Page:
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5 Written Questions

5 Matching Questions

  1. Messiah
  2. Monotheism
  3. Second Vatican Council
  4. Septuagint
  5. Gospel of Mary
  1. a (1962-1965) was called out to renew the Catholic Church. It established many new standards in practice and theology, noticeably a return to the medieval liturgy, the use of the vernacular in worship, as well as the relationship between Catholics and non-Christians.
  2. b (Seventy, often abbreviated with LXX) is a Greek translation of the Bible, used by Jews and later also Christians for centuries. Since some copies of the Septuagint are older than the Hebrew texts, these texts often preserve early readings of the Biblical text.
  3. c (Hebr.) "anointed." Judaism: a consecrated person with a special mission from God. Came to signify the kings of the Davidic dynasty and especially a future “son of David” who will restore the glories of a former golden age and inaugurate the ingathering of Israel. Refers broadly to beliefs or theories regarding an ultimate improvement of the state of humanity and the world, or a final consummation of history. Christianity: Jesus (note: Jews do NOT believe the Jesus is the Messiah).
  4. d refers to belief in a single deity.
  5. e The oldest surviving Gospel text. This text, preserved only in fragments and not part of the Canon, reflects a Christianity that is similar to that of the NT (traces of John perhaps), reflecting questions discussed there such as women’s leadership. Establishes spiritual maturity as a criterion for leadership.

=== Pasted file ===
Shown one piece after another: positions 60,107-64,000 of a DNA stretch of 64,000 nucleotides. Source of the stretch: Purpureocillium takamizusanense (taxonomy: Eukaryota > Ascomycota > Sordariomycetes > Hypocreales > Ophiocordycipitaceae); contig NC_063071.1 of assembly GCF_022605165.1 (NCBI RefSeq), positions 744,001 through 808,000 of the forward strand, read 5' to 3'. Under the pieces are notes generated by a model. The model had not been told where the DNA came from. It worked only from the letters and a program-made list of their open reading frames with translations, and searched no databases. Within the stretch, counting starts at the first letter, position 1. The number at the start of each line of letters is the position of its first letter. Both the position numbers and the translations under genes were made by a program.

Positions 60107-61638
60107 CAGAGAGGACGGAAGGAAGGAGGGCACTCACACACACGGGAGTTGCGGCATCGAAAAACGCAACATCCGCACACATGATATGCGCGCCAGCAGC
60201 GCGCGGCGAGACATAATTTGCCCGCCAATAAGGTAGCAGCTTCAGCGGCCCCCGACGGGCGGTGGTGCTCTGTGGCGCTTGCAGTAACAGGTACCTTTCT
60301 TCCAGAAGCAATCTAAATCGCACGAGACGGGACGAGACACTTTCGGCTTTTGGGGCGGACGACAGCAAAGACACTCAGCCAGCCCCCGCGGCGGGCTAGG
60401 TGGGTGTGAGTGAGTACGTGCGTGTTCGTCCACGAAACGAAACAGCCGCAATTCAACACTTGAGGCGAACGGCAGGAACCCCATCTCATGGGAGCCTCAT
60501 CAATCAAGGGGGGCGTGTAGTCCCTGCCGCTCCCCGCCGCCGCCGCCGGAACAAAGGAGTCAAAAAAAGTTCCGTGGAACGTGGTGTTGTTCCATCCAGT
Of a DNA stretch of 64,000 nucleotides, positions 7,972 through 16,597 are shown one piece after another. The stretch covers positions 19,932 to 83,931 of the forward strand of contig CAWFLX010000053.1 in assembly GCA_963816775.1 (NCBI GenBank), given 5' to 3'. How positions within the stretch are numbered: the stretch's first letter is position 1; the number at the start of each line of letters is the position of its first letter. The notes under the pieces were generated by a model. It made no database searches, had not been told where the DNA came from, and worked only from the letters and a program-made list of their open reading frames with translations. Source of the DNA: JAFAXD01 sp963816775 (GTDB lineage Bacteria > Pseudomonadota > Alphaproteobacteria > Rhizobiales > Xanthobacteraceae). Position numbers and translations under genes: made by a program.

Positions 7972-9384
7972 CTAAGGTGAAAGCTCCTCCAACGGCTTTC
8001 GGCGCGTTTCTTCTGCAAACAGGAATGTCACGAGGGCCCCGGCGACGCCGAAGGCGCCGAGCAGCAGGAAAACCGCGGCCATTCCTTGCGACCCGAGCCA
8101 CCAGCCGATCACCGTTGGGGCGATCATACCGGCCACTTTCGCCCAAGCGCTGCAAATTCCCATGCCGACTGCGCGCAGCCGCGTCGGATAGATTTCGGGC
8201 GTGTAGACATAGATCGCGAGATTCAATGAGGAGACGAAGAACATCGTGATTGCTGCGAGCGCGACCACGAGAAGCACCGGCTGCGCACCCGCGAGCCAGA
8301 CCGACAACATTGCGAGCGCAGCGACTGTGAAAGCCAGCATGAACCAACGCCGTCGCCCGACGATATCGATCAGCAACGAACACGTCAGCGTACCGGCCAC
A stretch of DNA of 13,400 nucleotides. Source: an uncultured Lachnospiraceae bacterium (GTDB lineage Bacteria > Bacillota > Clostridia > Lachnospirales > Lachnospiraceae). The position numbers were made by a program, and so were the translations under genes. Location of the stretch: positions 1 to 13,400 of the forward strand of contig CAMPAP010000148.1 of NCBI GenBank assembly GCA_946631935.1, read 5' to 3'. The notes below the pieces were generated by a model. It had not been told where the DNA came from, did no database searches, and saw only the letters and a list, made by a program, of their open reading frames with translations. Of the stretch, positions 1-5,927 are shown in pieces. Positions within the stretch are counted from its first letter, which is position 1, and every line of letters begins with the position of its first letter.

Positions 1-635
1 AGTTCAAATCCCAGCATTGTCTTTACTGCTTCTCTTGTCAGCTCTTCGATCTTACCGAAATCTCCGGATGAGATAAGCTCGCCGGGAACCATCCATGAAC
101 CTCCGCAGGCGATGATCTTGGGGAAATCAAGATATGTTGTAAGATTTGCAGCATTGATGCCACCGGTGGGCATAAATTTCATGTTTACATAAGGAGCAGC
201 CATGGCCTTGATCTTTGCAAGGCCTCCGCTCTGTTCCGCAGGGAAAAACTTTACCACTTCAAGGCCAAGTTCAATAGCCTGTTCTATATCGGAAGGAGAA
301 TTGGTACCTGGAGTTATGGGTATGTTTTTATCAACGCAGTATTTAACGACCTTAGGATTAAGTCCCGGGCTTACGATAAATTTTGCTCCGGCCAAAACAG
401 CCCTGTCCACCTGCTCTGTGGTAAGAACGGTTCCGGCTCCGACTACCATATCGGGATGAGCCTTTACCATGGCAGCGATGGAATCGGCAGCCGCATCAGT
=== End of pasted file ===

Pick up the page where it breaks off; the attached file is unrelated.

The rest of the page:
5 Multiple Choice Questions

  1. began in Poland in the late sixteenth century but became most successful in England and the United States and asserts the unity of a single God while denying the Trinity.
  2. is associated with Walter Rauschenbusch, and was a movement arguing that Christianity, following the model of Jesus, must combine religion and social justice.
  3. Council of Trent1545-1563) began the Counter-Reformation and structured the reaction of the Catholic Church to the Reformation. It addressed a wide range of issues raised by the Reformers such as clerical discipline and formulated theological positions, affirming the authority of institutional tradition. Introduced liturgical changes.
  4. refers to the period before Christmas. Used to be a fast period.
  5. This prayer, attributed to Jesus in Matthew, quickly became the central Christian prayer and is shared by all Christian communities.

5 True/False Questions

  1. Christ(Gr.) for Hebrew messiah which means "anointed." While Christians apply this title to Jesus of Nazareth, Jews do not identify him as their messiah. Christians also define the messiah as a divine embodiment of God, an idea that Jews do not share either.

          

  2. Eucharist(Gr.) for Hebrew messiah which means "anointed." While Christians apply this title to Jesus of Nazareth, Jews do not identify him as their messiah. Christians also define the messiah as a divine embodiment of God, an idea that Jews do not share either.

          

  3. Sola ScripturaLatin for "Scripture Alone” was used by John Wycliffe and Martin Luther to reject tradition as the basis of faith. This idea later (under the Pietists) came to suggest that the laity could interpret scripture on their own.

          

  4. Gnosticismfrom monos (alone) was a central feature of the medieval church. Refers to both hermits and communal living of men and women who usually make oaths of poverty, celibacy, and obedience.

          

  5. Passover(Greek: "Good News.") refers to the story and teachings of Jesus. While the early church produced many written Gospels, only 4, Matthew, Mark, Luke, and John became canonized in the New Testament.

          

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